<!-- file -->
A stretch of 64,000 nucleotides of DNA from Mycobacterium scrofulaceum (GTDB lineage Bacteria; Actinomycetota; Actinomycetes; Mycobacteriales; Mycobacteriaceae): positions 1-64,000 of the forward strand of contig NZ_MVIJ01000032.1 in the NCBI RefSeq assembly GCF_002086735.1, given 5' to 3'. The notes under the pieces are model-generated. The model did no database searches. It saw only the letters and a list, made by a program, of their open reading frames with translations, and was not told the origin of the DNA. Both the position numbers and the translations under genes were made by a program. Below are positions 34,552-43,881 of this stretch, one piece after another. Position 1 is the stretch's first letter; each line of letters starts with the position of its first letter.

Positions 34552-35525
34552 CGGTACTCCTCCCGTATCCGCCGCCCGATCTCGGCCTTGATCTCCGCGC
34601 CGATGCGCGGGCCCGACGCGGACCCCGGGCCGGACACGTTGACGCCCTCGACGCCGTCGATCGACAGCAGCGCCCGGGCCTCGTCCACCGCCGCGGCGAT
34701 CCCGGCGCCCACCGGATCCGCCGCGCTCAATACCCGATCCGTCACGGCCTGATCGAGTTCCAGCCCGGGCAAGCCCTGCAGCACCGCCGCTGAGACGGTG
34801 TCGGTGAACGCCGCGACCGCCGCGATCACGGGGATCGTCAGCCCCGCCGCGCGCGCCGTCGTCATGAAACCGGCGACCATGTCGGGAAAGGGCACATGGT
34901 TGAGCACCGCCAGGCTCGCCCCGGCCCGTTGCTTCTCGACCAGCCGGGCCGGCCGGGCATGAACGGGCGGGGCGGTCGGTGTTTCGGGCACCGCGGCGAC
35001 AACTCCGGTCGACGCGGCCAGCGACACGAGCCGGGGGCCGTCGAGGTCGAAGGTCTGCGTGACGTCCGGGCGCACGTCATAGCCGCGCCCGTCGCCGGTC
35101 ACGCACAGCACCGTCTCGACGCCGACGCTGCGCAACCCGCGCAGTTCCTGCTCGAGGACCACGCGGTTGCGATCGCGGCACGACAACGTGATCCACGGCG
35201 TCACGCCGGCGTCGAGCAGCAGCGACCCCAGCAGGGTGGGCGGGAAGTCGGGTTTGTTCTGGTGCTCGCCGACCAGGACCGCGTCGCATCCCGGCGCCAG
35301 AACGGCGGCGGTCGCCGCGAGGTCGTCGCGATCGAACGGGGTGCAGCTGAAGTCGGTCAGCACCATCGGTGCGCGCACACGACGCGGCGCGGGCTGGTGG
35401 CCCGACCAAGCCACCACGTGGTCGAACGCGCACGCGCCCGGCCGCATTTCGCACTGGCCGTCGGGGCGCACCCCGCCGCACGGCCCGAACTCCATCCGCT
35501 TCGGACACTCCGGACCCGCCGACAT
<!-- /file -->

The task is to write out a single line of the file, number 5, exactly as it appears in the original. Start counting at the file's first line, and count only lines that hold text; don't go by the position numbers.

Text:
34701 CCCGGCGCCCACCGGATCCGCCGCGCTCAATACCCGATCCGTCACGGCCTGATCGAGTTCCAGCCCGGGCAAGCCCTGCAGCACCGCCGCTGAGACGGTG